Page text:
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Fortran Questions

  1. Feb 20, 2009 #1
    Alright I'm a first year physics student whose goal is to get a masters or PHD in atomic or particle physics. However I've been talking to a lot of physics grad students and the all mention using Fortran in their research. Now I've gone over my courses and the only programming class I'm required to take is an introductory class for C++.

    So my question's are where can I learn more about Fortran, Are there any self teaching guides to Fortran and how important is knowledge of Fortran in atomic/particle physics at the graduate Level.

    Oh and on an unrelated note, whats your opinion on open book multiple choice physics midterms/exams.
  2. jcsd
  3. Feb 20, 2009 #2


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    Fortran is a dinosaur programming language. The problem is that a lot of code was written using it and so even today it's difficult to escape. I think the key as far as undergrad education goes is to learn at least one language very well, which will give you a solid base for when you encounter something new. I don't know what's best for particle physics.

    As for exams, I've never really liked multiple choice exams - especially in physics. They force you to answer a problem with someone else's words, limiting you in your capacity to demonstrate what you know. As for the open book part, I have no issue with it.
  4. Feb 20, 2009 #3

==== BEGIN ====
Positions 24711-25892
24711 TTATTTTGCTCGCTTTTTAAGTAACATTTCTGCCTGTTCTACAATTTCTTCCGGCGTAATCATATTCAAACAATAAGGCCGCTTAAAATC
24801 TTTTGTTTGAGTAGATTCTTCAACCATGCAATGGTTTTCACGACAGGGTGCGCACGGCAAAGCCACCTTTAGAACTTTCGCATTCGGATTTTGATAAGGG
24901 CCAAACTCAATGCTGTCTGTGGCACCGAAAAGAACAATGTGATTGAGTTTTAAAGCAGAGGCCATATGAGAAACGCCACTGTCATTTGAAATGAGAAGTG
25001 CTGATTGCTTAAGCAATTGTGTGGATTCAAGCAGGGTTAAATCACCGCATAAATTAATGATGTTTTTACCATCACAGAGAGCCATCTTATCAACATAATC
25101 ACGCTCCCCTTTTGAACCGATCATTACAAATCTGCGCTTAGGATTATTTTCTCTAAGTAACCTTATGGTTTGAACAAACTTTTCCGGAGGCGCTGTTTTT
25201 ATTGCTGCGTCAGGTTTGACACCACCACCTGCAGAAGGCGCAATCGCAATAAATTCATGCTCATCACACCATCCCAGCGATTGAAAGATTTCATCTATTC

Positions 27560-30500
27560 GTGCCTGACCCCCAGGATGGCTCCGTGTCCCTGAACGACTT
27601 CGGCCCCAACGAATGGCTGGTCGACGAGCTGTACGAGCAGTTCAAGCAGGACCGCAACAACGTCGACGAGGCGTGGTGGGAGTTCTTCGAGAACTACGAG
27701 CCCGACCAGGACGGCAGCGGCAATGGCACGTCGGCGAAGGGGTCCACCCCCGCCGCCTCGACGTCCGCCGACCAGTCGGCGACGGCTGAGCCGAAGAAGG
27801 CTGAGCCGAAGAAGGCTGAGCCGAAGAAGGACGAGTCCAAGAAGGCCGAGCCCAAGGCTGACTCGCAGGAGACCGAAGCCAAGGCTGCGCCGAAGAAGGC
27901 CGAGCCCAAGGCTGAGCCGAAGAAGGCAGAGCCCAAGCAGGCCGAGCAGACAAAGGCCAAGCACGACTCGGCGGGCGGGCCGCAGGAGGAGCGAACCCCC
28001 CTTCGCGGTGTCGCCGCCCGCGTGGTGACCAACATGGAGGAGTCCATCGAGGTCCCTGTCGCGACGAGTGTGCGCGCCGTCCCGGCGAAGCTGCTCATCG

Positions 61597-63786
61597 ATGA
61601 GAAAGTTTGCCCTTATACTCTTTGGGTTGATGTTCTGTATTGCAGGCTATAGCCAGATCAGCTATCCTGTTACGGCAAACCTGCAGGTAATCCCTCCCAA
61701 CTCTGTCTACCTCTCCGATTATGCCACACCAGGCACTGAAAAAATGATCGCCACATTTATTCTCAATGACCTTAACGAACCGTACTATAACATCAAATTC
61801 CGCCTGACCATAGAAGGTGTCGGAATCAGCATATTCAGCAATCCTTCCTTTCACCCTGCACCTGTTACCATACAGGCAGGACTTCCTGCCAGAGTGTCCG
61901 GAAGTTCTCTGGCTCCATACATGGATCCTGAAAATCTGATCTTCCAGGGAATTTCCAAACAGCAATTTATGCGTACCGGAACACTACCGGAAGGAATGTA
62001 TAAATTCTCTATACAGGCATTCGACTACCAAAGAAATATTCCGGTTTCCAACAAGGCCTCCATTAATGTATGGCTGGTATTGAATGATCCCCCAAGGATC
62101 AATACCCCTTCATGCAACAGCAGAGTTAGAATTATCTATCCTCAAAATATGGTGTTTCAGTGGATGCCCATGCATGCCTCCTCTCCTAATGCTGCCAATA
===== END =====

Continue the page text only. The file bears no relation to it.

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    Don't worry about it. Once you know C++ you will be able to learn Fortan (or any other language) quite easily (and if you know C++ you can quite easily read Fortan code and understand what is going on).
    Note that there are many versions of Fortan; many older scientist still use Fortan 77 which is a horrible -and outdated- language; so there isn't much point in learning it unless you are planing to use someone else's code or old libraries.
    More recent version of Fortan such as Fortan 95 are quite a bit better. There are also more specialized versions such as high-performance Fortran which is used on e.g. Parallel computers.
    Whether or not it is important really depends, what language people use tend to vary between fields, between different universities and sometimes even between different research groups at the same university.

    But again, don't worry about it. Just make sure you learn one language (it really doesn't matter which one) properly , you can then quite easily learn a new one whenever you need to.
  5. Feb 20, 2009 #4
    phew, for a minute I was worried there. Thanks for the responses guys, its much appreciated.
  6. Apr 2, 2009 #5
    Well, fortran is a dinosour language, but its very powerfull if you want to do High Performance computing ..and believe me fortran is a language completely based on scientific computing ..:)..and it doesnot matter what u start ....if u do fortran u can learn c++ easily....
  7. Apr 2, 2009 #6
    Whatever language you choose to learn, you should at least know about object oriented programming.
  8. Apr 2, 2009 #7
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